I felt compelled to write this blog, as ineffective recruitment is preventing many construction and trade businesses growing, more than ever before.

It’s a well known fact that in order for any business to succeed, one of the hardest aspects can be attracting and hiring good people. Challenging for any business, but arguably harder in the construction and trade industries and even more challenging right now in April 2022.

Notice that I am not just banding it all together and calling it recruitment, this is because I strongly believe that there are several elements to getting this right –  and it starts with attracting the right people to want to work for you, in the same way that we put a lot of effort into trying to sell ourselves to potential customers, we need to take the same approach when trying to attract good employees or contractors.

So, I am going to share with you what I have seen that actually works, things that you can go away and do right now, and others that you can start today that will pay off in the future.

Your team are the face of your brand, they form the first impression, deliver a certain quality of work and either leave your customer delighted, lukewarm or potentially down right unhappy, so it is so important that you take your time to think about how you plan to recruit, take your time to properly assess them and take your time to induct them properly into your business.

Before we get into process, lets start with attraction. Think of future employees or subbies as being your internal customer in the sense that your paying customers are external. I’m guessing with your customers you put a lot of thought into how you come across, what you promise to deliver, your brand, first impressions, what makes you different? I could go on and on. The problem is that when we are looking for staff, often we are desperate and we just want the problem fixed quickly, so we rush it and end up panic hiring. The result is that we then end up with someone less than ideal, go through months of stress trying to make it work, only to have to let them go and start the whole process all over again.

So, how do we set ourselves apart in a way that gets the attention of those who are great? One of the best ways that I have seen recently is to have a great social media presence. I interviewed Jordan Farley of Artisan Electrics recently for the podcast show, he has 125,000 followers on YouTube and people queuing up to work for him! Now obviously he didn’t get all of those followers overnight, it took him the best part of 3 years, but he no longer has to worry about where his next talent is coming from.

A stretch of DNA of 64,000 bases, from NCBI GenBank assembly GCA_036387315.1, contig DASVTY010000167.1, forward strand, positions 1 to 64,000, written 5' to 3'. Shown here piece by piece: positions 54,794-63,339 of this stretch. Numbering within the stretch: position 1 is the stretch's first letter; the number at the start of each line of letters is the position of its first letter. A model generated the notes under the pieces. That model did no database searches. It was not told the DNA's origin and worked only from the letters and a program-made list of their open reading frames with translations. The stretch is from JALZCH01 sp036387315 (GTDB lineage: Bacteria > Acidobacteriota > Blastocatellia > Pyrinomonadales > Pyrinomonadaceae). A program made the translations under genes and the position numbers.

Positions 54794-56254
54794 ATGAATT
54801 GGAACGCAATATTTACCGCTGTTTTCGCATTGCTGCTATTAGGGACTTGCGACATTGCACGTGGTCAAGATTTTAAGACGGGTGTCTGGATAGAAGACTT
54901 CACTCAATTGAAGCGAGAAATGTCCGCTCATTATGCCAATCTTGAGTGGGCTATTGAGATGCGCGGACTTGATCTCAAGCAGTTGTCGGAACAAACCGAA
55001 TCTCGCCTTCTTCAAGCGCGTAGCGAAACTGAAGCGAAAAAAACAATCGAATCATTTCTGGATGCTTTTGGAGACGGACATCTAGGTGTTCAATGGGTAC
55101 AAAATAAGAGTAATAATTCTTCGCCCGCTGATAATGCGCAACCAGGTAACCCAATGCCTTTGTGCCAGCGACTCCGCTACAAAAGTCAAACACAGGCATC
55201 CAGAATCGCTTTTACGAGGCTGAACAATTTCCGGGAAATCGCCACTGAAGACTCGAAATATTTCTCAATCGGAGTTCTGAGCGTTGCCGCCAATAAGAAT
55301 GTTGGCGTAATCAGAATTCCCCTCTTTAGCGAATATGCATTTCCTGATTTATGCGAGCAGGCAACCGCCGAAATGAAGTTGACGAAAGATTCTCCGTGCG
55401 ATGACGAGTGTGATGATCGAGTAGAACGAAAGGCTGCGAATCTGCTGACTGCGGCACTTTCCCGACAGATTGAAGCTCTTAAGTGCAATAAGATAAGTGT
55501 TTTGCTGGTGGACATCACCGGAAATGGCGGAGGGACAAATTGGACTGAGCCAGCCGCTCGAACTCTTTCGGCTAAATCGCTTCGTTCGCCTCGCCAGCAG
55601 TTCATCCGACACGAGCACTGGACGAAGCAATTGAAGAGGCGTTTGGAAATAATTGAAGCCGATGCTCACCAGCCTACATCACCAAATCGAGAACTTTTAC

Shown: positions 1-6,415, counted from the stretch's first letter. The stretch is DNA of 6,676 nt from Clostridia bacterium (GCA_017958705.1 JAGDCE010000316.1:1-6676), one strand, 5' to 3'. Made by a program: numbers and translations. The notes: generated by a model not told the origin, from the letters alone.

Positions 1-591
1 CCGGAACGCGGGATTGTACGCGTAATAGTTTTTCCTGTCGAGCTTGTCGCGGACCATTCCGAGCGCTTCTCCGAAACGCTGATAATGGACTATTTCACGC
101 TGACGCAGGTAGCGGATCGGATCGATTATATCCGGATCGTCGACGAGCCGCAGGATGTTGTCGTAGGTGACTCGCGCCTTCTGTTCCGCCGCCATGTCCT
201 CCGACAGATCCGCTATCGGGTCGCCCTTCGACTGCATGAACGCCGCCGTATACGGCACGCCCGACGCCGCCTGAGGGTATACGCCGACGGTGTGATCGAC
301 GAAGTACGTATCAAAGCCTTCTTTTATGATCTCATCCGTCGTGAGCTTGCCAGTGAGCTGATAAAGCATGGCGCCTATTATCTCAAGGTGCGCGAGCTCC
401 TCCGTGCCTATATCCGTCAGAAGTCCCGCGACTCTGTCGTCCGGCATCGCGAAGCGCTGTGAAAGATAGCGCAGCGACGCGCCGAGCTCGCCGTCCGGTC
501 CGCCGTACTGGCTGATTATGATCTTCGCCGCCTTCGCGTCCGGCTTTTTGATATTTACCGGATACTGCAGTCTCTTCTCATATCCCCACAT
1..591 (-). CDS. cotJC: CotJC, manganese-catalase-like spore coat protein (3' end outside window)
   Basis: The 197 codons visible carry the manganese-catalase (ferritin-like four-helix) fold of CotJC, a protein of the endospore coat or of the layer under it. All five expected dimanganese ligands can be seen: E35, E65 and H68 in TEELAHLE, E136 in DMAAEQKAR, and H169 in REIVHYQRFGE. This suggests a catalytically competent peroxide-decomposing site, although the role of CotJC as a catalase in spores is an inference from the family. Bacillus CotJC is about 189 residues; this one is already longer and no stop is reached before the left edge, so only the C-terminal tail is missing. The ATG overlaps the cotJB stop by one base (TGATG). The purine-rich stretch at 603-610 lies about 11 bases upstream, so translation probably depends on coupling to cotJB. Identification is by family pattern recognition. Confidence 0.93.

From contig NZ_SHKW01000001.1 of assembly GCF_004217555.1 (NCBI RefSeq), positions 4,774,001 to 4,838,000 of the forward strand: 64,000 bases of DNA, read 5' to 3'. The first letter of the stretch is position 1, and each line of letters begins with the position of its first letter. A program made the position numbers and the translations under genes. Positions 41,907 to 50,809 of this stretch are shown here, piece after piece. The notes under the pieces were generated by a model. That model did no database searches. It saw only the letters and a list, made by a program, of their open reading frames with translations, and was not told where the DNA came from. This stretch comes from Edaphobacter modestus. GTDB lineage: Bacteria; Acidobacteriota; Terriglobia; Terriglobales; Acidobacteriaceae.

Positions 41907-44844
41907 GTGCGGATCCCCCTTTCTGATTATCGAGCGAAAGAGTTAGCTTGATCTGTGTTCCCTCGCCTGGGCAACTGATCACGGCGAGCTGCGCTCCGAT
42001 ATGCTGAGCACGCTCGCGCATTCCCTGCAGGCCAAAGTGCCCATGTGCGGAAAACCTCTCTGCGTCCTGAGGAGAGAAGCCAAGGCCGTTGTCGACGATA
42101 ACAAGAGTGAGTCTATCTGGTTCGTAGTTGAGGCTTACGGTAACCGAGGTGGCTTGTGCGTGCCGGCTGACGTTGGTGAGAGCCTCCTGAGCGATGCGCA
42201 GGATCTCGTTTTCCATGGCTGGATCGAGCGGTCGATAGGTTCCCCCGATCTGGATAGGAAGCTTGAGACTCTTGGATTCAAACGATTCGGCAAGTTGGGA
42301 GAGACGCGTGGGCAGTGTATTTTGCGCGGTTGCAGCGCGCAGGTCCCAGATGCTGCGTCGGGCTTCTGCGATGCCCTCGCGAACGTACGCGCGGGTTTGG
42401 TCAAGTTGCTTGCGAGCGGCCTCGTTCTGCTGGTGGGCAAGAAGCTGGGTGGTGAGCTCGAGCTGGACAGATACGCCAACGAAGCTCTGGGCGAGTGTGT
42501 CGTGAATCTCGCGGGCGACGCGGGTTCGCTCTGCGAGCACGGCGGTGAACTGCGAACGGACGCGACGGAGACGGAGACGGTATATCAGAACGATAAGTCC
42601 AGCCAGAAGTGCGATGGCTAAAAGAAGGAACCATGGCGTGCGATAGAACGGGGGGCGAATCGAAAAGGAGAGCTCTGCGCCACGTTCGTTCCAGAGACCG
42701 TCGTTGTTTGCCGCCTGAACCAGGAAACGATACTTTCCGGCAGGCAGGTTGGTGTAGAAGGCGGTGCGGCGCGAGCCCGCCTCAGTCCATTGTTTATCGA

I would recommend starting by thinking about what is and what could be different about your company as an employer of choice. Ask those people that have been with you a while what they enjoy about working for you, it could be simple things like you always pay them on time, they have fun when they come to work, you treat them with respect or they feel part of something. It is often different to what you think, so don’t think you know the reasons, make sure that you ask them and crucially listen! But also ask them what more could you do, pay probably will get mentioned, but simply ask what else could we be doing? Often the best ideas come from your team, they will tell you, providing you have a relationship based on trust!

Aim to have a list of 5 key things that you think make you different and a good employer, and start with this. So now we come on to the process, maybe you haven’t even thought about this. Again, what I am about to share is what I have seen work best for my clients, its kind of taking a corporate approach but adapting it to suit the industry.

The key thing here is to cast the net wide by having a compelling job advert, which includes those 5 key factors that make you attractive as an employer and place it on job boards, as well as asking the people that you know. I’d also put it on social media, the more active you are on this, the more effective it will be. This enables you to hopefully attract many applicants of which you then need a process to separate out the good from the bad.